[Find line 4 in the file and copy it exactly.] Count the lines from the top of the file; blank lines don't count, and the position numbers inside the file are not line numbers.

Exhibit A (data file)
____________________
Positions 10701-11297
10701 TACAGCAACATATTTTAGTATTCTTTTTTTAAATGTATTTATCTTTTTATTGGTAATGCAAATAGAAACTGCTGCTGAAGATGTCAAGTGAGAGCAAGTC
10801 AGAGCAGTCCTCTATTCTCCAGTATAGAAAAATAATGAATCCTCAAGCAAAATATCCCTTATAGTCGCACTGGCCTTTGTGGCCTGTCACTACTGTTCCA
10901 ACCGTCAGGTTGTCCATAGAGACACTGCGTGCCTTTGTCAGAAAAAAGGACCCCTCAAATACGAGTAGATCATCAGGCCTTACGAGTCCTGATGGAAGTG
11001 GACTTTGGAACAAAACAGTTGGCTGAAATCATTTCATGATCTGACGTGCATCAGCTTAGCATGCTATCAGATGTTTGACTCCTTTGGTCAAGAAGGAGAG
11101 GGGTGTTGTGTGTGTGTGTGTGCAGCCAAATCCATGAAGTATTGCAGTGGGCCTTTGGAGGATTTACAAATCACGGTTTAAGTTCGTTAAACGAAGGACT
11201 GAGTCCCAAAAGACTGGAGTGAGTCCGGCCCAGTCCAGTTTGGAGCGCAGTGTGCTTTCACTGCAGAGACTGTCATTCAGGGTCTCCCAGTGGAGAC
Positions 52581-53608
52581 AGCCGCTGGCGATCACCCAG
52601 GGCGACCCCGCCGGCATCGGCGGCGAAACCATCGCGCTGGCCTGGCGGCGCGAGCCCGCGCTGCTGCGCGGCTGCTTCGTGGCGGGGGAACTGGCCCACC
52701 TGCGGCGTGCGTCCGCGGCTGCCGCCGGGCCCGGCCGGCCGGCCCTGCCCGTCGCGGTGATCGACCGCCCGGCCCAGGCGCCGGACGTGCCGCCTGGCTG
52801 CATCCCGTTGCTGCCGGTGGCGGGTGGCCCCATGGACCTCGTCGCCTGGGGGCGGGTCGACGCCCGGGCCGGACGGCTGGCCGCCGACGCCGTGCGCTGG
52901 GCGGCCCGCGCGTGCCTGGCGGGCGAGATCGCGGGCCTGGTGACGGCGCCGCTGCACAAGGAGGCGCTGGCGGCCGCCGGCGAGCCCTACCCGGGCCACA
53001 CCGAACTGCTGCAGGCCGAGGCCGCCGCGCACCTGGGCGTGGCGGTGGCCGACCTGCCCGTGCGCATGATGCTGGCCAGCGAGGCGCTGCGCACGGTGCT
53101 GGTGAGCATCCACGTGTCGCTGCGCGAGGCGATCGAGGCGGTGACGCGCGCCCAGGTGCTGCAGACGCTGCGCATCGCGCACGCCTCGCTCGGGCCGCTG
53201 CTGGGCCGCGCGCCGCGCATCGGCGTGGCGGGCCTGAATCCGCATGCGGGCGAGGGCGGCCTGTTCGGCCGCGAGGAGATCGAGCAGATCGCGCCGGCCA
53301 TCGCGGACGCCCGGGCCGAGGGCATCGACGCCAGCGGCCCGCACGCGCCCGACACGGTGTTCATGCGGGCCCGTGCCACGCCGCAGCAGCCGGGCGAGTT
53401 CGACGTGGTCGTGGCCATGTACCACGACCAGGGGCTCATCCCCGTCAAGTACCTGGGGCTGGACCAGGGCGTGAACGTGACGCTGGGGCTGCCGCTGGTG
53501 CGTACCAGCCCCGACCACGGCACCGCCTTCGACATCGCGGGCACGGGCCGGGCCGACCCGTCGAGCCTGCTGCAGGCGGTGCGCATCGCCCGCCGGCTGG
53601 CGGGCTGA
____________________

10901 ACCGTCAGGTTGTCCATAGAGACACTGCGTGCCTTTGTCAGAAAAAAGGACCCCTCAAATACGAGTAGATCATCAGGCCTTACGAGTCCTGATGGAAGTG